We are still waiting for Anthony Wu's sanctions
We are beginning to fret again about Anthony Wu Ting-yuk and the long-running saga of the disciplinary proceedings which have been brought against him by the Hong Kong Institute of Certified Public Accountants.
It is almost five months since a disciplinary committee found Wu, a former chairman of the Hospital Authority, and two others guilty of professional misconduct. The other two are Ernst & Young, of which Wu was chairman until December 2005, and Catherine Yen Ka-shun, another senior figure at the accounting firm.
The complaint relates to the collapse of an investment in New China Hong Kong in 1999. Wu was the financial adviser to the company and EY was the auditor.
Normally, disciplinary findings and sanctions are announced at the same time, though on occasions if the findings are announced separately, the sanctions usually come about a month later.
But it is now five months since the disciplinary committee announced its findings, and there is still no sign of this inordinately protracted process coming to an end.
We are waiting for the chairman of the committee, Kumar Ramanathan, to complete his report, which will unveil the sanctions and the reasons for imposing them.
An HKICPA statement said Wu was found guilty of professional misconduct in failing to observe the independence requirements of the institute "in participating in the management of the company and/or otherwise having an involvement with the company and its subsidiaries whilst also a senior partner of EY [which] acted as auditors of the company".
The HKICPA's proceedings against the defendants have been protracted to say the least. It took two years for it to decide if the complaints merited investigation, and then almost 21/2 years to investigate the case before it was heard in May last year, making it far and away the institute's longest-running case. It then took almost eight months for a report on the findings to be prepared. This was announced in December.
The disciplinary process, as we have remarked before, has taken so long because of the complexity of the case, with all parties well "lawyered up", and a disciplinary committee that is working on an unpaid basis.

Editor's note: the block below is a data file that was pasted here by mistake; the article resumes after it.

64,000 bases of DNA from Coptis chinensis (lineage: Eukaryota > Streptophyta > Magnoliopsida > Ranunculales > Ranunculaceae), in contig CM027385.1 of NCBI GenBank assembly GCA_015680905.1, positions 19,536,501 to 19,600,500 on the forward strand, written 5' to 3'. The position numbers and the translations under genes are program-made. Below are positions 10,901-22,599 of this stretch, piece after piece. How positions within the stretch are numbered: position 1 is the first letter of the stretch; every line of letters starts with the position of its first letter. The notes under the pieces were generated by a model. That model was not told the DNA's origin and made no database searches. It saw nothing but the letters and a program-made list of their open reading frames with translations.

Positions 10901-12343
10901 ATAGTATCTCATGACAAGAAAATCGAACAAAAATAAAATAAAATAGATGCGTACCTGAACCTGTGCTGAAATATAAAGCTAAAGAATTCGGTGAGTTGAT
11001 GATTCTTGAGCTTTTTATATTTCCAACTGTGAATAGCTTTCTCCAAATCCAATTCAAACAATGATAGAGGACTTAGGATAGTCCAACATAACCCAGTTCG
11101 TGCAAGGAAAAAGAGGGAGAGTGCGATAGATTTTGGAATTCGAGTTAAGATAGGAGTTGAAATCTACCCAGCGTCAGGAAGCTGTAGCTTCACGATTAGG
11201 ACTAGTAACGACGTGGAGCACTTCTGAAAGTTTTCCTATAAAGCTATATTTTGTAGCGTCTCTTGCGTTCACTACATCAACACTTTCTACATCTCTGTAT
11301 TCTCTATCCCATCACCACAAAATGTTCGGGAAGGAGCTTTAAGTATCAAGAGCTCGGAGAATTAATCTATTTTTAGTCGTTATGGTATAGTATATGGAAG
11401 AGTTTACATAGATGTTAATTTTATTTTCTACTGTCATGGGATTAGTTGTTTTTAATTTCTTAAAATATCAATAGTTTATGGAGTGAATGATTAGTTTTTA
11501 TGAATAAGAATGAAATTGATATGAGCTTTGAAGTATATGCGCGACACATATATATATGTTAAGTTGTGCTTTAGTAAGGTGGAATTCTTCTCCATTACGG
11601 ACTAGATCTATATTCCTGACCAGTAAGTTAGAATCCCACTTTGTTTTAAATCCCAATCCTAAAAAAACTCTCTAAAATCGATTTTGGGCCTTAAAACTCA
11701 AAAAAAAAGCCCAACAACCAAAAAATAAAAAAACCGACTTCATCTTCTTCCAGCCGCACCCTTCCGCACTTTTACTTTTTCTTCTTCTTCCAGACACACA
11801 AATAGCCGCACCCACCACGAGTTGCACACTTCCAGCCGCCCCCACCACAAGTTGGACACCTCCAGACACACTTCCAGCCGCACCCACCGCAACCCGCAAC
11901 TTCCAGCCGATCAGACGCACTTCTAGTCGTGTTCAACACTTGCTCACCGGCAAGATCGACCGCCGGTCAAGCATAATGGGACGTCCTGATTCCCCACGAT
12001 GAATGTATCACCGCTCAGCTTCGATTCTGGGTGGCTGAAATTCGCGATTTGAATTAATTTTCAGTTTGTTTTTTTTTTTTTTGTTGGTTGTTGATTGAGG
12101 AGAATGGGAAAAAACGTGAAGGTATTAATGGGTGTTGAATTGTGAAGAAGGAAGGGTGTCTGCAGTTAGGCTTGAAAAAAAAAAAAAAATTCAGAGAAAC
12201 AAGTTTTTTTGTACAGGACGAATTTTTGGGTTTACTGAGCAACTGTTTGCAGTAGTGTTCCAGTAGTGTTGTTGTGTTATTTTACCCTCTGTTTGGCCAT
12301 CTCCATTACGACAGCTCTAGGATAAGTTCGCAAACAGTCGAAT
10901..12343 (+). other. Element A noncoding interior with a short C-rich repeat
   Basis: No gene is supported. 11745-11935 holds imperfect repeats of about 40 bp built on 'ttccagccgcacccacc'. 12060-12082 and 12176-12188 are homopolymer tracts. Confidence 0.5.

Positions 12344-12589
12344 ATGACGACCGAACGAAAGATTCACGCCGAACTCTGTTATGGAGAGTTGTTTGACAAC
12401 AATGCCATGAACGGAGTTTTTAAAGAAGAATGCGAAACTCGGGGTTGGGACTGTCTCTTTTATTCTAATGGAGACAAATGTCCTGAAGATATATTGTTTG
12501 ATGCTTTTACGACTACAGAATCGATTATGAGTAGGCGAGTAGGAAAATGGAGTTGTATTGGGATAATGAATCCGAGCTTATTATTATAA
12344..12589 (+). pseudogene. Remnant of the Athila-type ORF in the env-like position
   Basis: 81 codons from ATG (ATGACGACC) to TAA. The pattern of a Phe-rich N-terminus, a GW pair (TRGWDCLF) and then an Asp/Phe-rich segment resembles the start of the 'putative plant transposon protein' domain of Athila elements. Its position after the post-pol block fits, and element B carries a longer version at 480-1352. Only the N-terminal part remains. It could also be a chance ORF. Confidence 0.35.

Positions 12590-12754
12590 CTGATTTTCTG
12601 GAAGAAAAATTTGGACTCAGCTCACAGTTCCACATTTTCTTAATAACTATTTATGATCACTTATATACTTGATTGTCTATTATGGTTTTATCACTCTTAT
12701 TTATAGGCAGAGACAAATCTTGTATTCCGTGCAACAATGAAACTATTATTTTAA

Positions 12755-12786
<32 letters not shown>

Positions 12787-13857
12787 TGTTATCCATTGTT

It is particularly onerous on the chairman, who is nearly always a barrister. Ramanathan, is a highly regarded silk, and is therefore a busy man. The HKICPA might argue that this case is a one-off, but it is clear the system is flawed and needs overhauling.
After 27 years, Cathay Pacific Airways bids farewell to Chitty Cheung, who for the past two years has been director of corporate affairs.
Cheung joined Cathay after leaving University of Hong Kong with a degree in management and economics and has worked in a number of different departments within the airline.
She is married to former journalist, radio chat show host and businessman Robert Chow Yung, who currently has his hands full opposing the Occupy Central movement.
Cheung says she is leaving while she is young enough to do something else outside the airline industry. She has been trained in general management and feels more comfortable running operational departments. "I certainly won't be looking for a job in PR or corporate communications," she told Lai See.
Something for classic car fans. James Hull, dentist, entrepreneur, philanthropist and owner of Britain's largest privately owned, award-winning collection of cars, has announced that he is in search of a new home for his 457 British classics, estimated to be worth £100 million (HK$1.3 billion).
His collection of cars covers each decade from the 1930s to the present day, reflecting the history of the British automotive industry.
It includes the first 1961 Jaguar E Type roadsters, a Sir William Lyons Jaguar Mk10, two 1954 Bentley Mulliner R Type Continental fastbacks, an Alvis Super Graber convertible and an Allard "woodie" station wagon.
The collection also includes a Mini Traveller owned by the late Lord Mountbatten, and a Bentley formerly owned by Elton John. Hull is keen for the collection to remain in Britain but sadly as we know all too well, everything has its price.
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